Security Concerns Continue As Colombian President Nears Mandate Midpoint
An attack by the Revolutionary Armed Forces of Colombia (FARC) insurgent group in south-west Colombia yesterday (26 July) has highlighted the ongoing security challenges President Juan Manuel Santos faces as he reaches the midpoint of his four-year mandate. That trend could have a bearing on how he intends to approach security policy in the remaining two years of this his first term in office.
IHS Global Insight Perspective
A FARC attack on police in south-west Colombia yesterday (26 July) is indicative of the ongoing security challenges that President Juan Manuel Santos faces as he reaches the mid-way stage of his term in office on 7 August.
Perceptions of not meeting high public expectations in terms of improving security could mean Santos will strengthen his tone and possibly increase his involvement in the running of the armed forces as a means to reassure the public that he is in control. Concomitantly, he may also seek to step up political efforts aimed at neutralising the FARC insurgency in particular.
With two years remaining as president, Santos’s future political success, which may include a bid for re-election in 2014, is likely to hinge on his ability to make concrete improvements in terms of security. How he endeavours to overcome the range of challenges he faces as he enters the crucial half of his presidency will have implications for how Colombia's security environment might evolve over the coming years.
The Revolutionary Armed Forces of Colombia (Fuerzas Armadas Revolucionarias de Colombia: FARC) insurgent group launched a grenade attack on a police patrol in south-west Colombia yesterday (26 July). The attack targeted police in the town of Llorente in the Pacific department (province) of Nariño. One police officer was injured in the attack, which took place hours before Defence Minister Juan Carlos Pinzón was due to travel to Nariño to present future security-force plans to combat armed groups in the region. While the damage inflicted by the attack was minor, the incident is indicative of a broader trend of ongoing security challenges that continue to face Colombian president Juan Manuel Santos as he reaches the half-way stage of his term in office.
On 7 August, Colombian president Juan Manuel Santos, after serving two years in office, will reach the midpoint of his first presidential term, which is due to expire in 2014. Santos was voted into power two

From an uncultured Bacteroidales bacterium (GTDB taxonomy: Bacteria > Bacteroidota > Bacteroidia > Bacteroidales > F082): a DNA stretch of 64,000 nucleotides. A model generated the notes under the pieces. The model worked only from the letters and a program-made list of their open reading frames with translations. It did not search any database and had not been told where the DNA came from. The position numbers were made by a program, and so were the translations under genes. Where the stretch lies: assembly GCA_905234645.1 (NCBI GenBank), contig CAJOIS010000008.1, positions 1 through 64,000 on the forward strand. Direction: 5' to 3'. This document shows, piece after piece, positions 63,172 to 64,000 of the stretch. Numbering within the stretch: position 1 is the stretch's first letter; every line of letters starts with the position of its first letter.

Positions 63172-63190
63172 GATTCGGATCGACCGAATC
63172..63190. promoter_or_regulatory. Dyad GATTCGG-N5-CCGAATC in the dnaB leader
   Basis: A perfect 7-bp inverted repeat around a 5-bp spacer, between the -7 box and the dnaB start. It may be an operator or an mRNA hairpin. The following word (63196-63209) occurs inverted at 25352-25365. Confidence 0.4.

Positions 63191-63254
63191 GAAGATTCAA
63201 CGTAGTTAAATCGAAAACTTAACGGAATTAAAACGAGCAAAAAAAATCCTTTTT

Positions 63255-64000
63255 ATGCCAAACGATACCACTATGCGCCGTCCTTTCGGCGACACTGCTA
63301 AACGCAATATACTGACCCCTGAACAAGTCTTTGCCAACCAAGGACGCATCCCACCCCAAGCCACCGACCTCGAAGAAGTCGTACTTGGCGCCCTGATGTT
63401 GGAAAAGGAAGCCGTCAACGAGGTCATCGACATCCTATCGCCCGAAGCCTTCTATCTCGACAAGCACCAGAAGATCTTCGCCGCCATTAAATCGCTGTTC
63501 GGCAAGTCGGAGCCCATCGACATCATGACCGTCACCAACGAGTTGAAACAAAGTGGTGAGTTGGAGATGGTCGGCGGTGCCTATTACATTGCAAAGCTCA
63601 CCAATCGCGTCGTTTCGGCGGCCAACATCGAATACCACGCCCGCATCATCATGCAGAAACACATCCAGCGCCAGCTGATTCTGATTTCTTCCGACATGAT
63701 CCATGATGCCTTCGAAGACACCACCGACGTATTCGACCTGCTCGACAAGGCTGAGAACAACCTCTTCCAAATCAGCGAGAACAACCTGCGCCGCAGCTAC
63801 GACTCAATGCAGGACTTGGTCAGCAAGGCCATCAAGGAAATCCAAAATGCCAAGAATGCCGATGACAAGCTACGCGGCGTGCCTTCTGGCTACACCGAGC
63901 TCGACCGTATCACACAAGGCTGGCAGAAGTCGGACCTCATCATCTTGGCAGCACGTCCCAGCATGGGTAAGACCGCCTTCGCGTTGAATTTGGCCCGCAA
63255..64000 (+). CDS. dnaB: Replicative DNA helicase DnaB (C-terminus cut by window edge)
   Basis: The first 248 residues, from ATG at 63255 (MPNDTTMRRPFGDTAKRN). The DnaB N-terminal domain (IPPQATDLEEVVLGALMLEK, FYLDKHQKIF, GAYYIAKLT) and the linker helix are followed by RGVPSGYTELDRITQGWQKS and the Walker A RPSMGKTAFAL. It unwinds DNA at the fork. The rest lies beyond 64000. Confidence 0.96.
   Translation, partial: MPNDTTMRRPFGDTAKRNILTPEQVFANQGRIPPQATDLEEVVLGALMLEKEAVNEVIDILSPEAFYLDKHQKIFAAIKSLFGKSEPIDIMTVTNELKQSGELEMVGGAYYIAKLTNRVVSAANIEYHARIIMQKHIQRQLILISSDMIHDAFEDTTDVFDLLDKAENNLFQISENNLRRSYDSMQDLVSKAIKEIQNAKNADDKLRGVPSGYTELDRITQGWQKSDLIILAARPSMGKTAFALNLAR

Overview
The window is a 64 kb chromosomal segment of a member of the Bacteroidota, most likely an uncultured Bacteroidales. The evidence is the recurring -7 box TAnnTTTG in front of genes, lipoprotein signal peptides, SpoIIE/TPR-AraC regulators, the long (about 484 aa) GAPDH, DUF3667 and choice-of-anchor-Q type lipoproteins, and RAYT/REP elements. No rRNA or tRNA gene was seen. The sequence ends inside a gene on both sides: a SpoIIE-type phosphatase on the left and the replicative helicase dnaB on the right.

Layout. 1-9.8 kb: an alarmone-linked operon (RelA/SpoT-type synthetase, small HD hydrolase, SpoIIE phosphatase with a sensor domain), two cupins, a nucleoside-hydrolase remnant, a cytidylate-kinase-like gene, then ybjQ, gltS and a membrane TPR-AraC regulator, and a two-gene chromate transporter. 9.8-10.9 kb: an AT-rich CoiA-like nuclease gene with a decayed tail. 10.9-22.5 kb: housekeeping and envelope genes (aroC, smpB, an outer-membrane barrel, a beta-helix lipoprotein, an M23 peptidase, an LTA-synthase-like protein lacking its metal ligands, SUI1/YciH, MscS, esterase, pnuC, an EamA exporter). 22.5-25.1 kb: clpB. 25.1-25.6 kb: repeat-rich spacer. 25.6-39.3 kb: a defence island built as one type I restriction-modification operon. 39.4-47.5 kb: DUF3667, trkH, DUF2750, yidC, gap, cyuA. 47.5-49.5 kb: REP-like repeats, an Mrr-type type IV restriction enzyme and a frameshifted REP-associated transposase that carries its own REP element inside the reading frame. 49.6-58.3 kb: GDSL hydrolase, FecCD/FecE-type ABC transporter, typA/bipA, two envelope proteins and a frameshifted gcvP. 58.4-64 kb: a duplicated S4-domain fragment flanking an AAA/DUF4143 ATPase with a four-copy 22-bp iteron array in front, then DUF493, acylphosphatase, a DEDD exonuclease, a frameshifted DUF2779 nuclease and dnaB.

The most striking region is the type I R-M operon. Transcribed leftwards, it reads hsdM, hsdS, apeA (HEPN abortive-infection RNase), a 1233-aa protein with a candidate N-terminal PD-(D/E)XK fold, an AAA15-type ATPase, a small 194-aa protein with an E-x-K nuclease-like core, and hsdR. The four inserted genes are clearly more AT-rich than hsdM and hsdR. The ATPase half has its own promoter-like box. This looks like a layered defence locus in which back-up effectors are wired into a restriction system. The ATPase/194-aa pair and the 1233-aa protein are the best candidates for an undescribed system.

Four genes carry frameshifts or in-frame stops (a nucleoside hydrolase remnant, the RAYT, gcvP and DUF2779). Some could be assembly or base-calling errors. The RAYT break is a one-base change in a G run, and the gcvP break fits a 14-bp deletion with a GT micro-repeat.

Colombian president Juan Manuel Santos in Bogotá, Colombia, on 20 July.
years ago with the highest figures in the history of Colombian presidential elections, in part by vowing to continue the legacy of his predecessor former-president Alvaro Uribe (2002–10). Upon assuming office, however, Santos rapidly signalled that he would govern very differently from Uribe. He appointed a highly qualified team of technocrats—this included some of Uribe's strongest critics and political opponents—to lead some of the major initiatives outlined during his campaign and set about mending relations with neighbouring Venezuela, with which Uribe had a fractious relationship. He summoned a national coalition much welcomed by many sectors which had been ostracised during Uribe's reign and steadily advanced an ambitious legislative agenda to reform the justice and education systems. He also sought to settle the country's historic debt with the victims of insurgent, paramilitary, drug trafficking and criminal violence by promising them the restitution of illegally usurped land and reparation for their decades-long suffering. On international relations, Santos has promoted a debate on drugs policies eliciting appeals for decriminalisation from various sectors, travelled extensively to secure free trade agreements with several nations, and positioned Colombia as chair of the Security Council of the United Nations. Perhaps most significantly, he has claimed that he holds the "key to the door of peace" and is merely awaiting the right signs from the FARC—still the country's most prominent insurgent group and security threat—for the opportunity to use it.
However, Santos has struggled to meet the high public expectations for his presidency. Probably his most significant shortcomings in this regard are related to his promises on security. Overall, the security environment has significantly improved in the past decade with the continued pressure on the FARC and the National Liberation Army (ELN) insurgents groups, and the demobilisation of right -wing paramilitaries under the umbrella of the United Self-Defence Forces of Colombia (Autodefensas Unidas de Colombia: AUC) in 2006. Moreover, the security forces have succeeded in making significant inroads against the FARC since Santos came to power in 2010, killing a top commander Victor Julio Suarez Rojas alias "Mono Jojoy" in 2010 and supreme commander Guillermo León Sáenz Vargas (alias Alfonso Cano) in November 2011. Furthermore, Santos has adapted and refined the military's strategy in the meantime to increasingly focus on targeting the FARC's mid-level leaders as a means to dent the group's organisational structure, as well as its capacity to launch military operations. That strategy—the so-called 'Sword of Honour' plan—has enjoyed numerous successes in terms of neutralising (killing or capturing) FARC middle ranking personnel and combatants. Despite these tactical level triumphs, however, the security forces have failed to make wider gains against the insurgents. Consequently, insecurity remains extremely high and relatively undeterred in the northeast and southwest of the country, where the insurgents still maintain a strong presence.